To give some context:
I recently picked up the old platformer "Pitfall: The Lost Expedition" again. Got it around launch (2004), but haven't had the chance (or bothered) to poke around with the game files until recently, with my discovery of the Dolphin GameCube emulator, and a successfull softmod of my XBOX.
So, the game got my attention again, but this time from a different perspective than back at launch.
With some newfound curiosity regarding the inner workings of the game, I decided to try my way to open up the core visual components: sounds, textures, level maps and models.
To narrow my search down, I decided to focus on the XBOX files, as I'd rather avoid big endian data formats.
I managed to unpack the files from both the XBOX and GC disk image. It appears as if the assets are packaged up in a container format, identified by the '.arc' file extension. So I've spent some time trying to make sense of the data within.
The game engine is developed in house, by the studio 'Edge of Reality' (in other words: proprietary). Looking into their portfolio, most notably the sims content (as it has a somewhat bigger fan-base), I found quickBMS and aluigi's arc bms script. Using that, I managed to extract a list of the files within the arc containers. Trying out a few similar scripts, 360 Hulk and 'Over the Hedge', and a couple of tweaked sims arc bms scripts, I managed to get some data out of it as well.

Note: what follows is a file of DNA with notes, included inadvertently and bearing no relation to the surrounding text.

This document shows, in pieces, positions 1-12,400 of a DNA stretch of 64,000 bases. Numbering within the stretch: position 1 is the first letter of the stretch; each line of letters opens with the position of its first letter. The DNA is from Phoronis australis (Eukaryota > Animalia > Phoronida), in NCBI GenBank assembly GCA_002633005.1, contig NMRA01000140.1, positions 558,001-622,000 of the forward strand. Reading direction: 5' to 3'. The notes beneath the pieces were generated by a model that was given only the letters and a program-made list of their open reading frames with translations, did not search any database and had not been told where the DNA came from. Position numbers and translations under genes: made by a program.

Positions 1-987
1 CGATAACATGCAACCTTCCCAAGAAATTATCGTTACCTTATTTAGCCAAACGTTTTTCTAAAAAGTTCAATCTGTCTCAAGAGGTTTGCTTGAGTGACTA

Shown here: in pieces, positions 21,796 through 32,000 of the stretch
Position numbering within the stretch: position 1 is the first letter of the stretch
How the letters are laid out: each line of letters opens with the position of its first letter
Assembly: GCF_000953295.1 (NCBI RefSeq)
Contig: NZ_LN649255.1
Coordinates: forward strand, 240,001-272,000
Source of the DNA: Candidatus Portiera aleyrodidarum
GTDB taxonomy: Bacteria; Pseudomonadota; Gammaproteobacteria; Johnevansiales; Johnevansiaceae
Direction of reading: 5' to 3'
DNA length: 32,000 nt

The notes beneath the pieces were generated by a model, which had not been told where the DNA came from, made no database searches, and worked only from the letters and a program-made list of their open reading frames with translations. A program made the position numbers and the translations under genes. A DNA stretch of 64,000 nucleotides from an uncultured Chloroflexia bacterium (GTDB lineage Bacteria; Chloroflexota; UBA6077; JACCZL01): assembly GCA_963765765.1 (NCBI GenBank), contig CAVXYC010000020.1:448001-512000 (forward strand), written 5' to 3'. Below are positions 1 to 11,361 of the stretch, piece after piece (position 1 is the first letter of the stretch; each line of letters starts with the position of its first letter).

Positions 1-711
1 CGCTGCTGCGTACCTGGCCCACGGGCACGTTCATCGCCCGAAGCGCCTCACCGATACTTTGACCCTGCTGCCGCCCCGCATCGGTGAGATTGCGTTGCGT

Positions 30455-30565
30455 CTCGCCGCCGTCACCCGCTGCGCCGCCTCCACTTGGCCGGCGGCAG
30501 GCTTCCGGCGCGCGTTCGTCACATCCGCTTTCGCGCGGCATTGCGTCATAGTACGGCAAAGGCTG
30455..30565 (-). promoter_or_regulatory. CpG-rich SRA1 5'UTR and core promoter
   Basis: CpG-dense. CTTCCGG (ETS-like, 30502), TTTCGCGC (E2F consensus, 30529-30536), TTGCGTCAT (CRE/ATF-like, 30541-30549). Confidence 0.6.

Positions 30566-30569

This is where my momentum ended. Raw binary pattern analyzation and file format knowledge is something I don't have experience of yet, and given that I only got binary data out of the game disk, I'm pretty much stuck. I have tried a couple of the game rippers recommended here, but neither have been able to identify any textures, or sounds for that matter. Scalpel and Foremost only gave false positives throughout the whole disk image, leading me to assume some form of non-standard compression, or maybe even encryption?
My next plan was to step through the game's launch sequence with Dolphin's built-in debugger/disassembler, to see how it handles the files, but I'm concerned that it is going to take a lot of time to do so, as it probably has to load and execute routines of the game engine to establish the framework in which the game itself runs, and I've yet to see a "light" game engine.
Plus my poor knowledge of assembly.
Maybe someone can shed some light on my niche hobby?
If I find something, I'll update this post.
I'll attach some light files below, if anyone wants to have a look.
File comment: light xbox files
samples.zip [2.62 MiB]
Downloaded 12 times